Sunday, April 25, 2010

Part 2: Reaction

In the second part of The Republic of Rumi, comprising of Chapters 18 to 30, the reader discovers that the  Garden of Poetry is capable of "remembering." It is interacting with the reader, who has now become "part" of the Garden. The Poet assumes the fictitious identity of "the Old Man of the Desert" (Chapter 18) and guides the reader to the link between the Garden and the Quran (Chapter 30).
  1. The Old Man of the Desert: A possible explanation is offered for the Poet’s assumption of a fictitious identity at this point.
  2. ‘Time is a Cutting Sword’: This is a unique interpretation of Time, one of the five clues for finding Joseph.
  3. Silent Tunes: The Poet’s prayer to God in which he is asking for a companion and it turns out that you are that companion.
  4. Selflessness: Here the reader discovers that the self attains perfection through selflessness.
  5. Prophets: This chapter offers an explanation of the role of prophets in the task of civilization and shows why only prophets could found nations.
  6. The Pillars of Nationhood: The two “pillars” of Muslim nationhood are (1) Unity; and (2) Prophet-hood. The purpose of Prophet Muhammad’s mission was to establish (a) equality; (b) brotherhood; and (c) freedom. This is explained here in the light of the reader’s journey.
  7. Kerbala: The Islamic concept of freedom is explained here with reference to the Prophet's grandson Imam Husain (and how it is different from other notions of rights and liberties). The clues that you have about Joseph are now reinterpreted through the five elements of the Islamic conception of nation (Unity, Prophet-hood, brotherhood, equality and freedom) presented in the previous chapter.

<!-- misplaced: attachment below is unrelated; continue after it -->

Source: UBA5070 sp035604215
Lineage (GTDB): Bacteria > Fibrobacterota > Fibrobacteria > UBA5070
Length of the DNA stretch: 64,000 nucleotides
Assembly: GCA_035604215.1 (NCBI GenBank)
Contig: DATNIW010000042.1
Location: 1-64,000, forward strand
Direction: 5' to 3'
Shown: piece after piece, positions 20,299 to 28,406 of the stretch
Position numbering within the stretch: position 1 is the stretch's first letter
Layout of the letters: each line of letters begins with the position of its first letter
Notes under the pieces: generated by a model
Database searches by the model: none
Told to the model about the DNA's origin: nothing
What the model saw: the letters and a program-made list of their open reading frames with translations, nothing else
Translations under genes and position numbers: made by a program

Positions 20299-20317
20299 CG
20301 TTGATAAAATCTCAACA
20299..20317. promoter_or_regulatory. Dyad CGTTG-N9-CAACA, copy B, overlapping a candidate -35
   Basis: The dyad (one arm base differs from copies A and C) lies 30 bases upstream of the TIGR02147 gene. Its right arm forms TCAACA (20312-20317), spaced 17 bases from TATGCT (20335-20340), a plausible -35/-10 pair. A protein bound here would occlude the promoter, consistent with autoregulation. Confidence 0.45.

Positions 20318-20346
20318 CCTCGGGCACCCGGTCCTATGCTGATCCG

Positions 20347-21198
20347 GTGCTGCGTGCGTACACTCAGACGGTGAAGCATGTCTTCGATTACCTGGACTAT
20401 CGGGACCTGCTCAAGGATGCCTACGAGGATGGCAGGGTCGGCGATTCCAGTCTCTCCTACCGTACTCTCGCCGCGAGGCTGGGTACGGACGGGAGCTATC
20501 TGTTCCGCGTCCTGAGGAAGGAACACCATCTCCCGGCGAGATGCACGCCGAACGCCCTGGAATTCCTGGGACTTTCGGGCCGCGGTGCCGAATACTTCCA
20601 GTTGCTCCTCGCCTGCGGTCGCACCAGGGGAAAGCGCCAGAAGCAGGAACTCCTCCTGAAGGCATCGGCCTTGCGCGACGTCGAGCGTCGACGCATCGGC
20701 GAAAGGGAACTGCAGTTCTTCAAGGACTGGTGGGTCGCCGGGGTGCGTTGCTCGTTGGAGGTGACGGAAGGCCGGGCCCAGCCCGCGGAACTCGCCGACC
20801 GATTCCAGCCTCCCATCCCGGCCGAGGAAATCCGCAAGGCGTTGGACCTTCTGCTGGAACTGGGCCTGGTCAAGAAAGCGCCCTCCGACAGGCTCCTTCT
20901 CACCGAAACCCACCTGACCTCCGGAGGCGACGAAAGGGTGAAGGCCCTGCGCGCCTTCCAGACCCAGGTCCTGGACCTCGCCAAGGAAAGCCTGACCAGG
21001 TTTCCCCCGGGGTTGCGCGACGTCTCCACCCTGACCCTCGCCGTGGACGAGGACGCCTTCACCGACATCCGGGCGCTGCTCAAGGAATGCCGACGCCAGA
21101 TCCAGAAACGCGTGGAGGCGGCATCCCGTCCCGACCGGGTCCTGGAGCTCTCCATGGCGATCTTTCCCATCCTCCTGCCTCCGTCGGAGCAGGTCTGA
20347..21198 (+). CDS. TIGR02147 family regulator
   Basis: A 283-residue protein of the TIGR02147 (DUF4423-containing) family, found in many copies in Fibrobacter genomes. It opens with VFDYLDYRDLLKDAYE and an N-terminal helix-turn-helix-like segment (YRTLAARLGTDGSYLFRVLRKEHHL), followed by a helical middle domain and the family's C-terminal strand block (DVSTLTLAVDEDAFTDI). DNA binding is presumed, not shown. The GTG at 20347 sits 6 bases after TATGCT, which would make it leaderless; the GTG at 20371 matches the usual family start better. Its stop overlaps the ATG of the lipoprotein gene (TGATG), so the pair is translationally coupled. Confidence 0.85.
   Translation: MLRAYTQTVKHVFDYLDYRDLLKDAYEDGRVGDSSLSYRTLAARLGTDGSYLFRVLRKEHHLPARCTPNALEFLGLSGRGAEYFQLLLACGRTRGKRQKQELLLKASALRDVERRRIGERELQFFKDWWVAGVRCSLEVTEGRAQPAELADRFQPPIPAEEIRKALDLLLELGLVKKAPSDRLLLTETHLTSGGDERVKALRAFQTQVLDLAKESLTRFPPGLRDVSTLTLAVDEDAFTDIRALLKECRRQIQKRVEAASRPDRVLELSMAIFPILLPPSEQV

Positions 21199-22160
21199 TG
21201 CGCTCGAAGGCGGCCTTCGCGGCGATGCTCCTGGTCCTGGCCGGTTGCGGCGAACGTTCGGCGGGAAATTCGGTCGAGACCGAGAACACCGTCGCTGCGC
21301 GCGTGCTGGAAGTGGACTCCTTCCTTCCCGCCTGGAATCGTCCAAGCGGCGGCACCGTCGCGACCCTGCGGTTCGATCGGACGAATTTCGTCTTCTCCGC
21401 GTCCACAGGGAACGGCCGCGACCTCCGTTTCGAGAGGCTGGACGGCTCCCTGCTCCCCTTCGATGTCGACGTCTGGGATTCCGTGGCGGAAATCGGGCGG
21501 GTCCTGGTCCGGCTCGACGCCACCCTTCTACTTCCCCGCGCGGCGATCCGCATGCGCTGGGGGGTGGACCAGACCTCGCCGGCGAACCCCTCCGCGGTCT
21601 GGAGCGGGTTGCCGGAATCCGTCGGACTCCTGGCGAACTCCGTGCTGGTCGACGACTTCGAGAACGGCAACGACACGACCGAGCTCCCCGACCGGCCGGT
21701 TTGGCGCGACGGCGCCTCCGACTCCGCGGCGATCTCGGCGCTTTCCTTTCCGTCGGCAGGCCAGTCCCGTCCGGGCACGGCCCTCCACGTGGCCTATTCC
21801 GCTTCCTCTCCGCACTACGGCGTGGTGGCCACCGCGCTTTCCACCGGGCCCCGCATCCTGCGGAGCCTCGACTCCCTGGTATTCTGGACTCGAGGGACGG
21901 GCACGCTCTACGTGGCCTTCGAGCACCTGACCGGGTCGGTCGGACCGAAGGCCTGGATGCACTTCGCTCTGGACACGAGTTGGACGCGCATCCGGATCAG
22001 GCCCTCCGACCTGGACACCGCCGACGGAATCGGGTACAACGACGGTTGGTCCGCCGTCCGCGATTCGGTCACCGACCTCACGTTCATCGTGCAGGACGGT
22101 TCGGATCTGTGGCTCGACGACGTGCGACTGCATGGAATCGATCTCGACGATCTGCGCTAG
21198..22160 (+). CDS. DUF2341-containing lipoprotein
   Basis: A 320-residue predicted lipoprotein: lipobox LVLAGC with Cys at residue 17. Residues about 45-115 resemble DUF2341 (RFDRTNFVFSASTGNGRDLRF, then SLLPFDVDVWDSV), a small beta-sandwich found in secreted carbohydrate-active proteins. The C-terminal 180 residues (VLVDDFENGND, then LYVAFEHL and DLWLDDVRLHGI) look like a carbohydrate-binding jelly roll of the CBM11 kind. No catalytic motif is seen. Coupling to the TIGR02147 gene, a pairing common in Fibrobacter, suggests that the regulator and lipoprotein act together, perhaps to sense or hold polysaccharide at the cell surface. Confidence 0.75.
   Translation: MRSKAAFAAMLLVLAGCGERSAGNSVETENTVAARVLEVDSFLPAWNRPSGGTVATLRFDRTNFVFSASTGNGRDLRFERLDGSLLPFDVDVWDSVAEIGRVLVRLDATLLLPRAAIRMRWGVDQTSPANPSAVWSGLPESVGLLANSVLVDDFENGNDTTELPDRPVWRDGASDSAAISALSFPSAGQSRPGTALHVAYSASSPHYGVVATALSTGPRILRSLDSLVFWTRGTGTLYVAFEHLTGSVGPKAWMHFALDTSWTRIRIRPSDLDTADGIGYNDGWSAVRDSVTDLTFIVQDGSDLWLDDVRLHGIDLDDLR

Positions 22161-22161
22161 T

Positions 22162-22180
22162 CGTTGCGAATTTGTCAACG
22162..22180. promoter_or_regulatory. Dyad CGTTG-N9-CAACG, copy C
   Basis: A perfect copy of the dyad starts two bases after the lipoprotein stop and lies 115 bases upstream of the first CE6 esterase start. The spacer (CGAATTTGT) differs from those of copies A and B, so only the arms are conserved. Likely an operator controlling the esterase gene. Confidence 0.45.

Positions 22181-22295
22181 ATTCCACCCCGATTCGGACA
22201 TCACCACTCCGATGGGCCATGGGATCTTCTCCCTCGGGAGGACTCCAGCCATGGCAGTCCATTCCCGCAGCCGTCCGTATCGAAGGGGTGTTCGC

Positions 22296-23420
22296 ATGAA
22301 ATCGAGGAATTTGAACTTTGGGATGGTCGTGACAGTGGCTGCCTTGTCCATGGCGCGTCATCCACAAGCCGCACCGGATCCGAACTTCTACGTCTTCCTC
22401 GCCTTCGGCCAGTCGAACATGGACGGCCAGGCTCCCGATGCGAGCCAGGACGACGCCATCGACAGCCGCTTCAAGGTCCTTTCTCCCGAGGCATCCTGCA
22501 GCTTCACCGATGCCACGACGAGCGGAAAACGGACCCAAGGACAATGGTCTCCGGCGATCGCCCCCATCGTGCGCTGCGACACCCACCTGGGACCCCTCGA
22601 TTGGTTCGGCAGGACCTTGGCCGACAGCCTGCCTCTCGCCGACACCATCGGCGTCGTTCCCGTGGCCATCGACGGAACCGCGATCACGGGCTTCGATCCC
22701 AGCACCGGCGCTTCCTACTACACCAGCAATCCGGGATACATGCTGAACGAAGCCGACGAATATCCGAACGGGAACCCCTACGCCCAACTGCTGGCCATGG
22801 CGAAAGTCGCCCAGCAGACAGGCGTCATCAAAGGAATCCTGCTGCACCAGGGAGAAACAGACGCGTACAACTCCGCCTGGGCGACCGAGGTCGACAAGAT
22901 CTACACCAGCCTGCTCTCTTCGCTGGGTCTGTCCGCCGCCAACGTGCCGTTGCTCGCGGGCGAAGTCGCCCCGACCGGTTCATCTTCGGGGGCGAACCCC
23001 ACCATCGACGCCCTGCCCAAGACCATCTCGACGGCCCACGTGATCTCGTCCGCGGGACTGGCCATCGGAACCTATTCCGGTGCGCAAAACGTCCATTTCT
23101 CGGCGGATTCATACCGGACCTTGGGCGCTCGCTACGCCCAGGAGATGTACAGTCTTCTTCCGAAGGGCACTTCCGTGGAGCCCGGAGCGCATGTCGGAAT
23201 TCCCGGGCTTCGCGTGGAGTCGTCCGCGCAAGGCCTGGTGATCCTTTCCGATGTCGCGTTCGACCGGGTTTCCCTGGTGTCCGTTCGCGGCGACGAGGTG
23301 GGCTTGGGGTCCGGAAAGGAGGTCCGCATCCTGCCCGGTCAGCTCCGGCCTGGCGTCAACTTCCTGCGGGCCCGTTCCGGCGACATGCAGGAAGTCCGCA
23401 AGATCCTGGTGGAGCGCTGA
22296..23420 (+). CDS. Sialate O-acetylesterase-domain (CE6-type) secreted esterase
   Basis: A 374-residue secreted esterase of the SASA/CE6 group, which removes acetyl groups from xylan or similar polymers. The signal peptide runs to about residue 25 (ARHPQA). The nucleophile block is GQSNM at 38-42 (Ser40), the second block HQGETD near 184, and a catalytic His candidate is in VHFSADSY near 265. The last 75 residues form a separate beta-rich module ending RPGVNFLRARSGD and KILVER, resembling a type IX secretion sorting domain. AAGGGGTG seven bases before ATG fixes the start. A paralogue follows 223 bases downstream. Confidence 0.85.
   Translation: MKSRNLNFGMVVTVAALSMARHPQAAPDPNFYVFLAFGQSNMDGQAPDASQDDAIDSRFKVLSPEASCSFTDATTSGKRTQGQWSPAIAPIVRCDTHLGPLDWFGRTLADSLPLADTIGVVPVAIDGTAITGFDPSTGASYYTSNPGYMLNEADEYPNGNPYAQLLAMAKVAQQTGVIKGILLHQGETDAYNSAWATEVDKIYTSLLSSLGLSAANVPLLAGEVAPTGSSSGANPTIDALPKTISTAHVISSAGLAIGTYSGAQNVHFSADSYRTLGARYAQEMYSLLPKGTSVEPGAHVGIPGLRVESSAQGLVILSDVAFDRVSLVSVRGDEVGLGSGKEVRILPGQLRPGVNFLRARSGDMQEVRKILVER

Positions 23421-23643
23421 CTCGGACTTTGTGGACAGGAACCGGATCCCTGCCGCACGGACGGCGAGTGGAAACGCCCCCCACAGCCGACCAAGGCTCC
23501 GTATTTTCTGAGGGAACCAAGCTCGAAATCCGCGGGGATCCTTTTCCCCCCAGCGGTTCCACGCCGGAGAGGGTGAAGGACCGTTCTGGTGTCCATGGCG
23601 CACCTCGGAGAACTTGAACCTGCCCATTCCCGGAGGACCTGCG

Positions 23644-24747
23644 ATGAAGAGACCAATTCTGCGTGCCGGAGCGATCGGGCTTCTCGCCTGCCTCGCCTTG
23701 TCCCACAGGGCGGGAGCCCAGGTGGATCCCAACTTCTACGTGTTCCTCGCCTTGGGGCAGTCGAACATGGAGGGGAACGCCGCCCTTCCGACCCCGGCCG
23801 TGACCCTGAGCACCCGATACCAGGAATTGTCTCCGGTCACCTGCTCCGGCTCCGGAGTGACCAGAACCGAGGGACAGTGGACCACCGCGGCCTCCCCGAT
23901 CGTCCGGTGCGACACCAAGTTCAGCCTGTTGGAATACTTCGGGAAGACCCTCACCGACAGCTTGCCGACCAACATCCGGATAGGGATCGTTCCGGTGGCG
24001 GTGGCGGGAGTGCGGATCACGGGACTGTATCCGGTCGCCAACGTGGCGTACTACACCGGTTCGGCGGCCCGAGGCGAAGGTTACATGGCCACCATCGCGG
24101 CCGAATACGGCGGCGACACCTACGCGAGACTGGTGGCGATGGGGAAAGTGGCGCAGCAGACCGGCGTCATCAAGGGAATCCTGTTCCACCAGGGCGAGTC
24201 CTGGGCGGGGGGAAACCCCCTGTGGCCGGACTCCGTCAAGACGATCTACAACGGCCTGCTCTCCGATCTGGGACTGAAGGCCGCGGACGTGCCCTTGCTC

8. Machiavelli: The concept of territorial identities, which can be traced back to the Florentine thinker Machiavelli in our times, practically reduces nations to tribes.
  9. Remembrance: Due to nine basic concepts, Muslim nationalism is different from other worldviews.
  10. The Collective Ego: The collective ego is formed when a people learns to remember its past. The Garden of Poetry is doing the same and hence it is acting like a collective ego of which the reader has become a part.
  11. Fatima: The daughter of the Holy Prophet (peace be upon him) is a role model for Muslim women.
  12. Abu Bakr: A summary of the philosophy of Muslim nationalism is offered here in the light of Surah Ikhlas (Chapter 112 of the Quran).
  13. Quran: This chapter explains the connection between the Garden of Poetry and the Quran.

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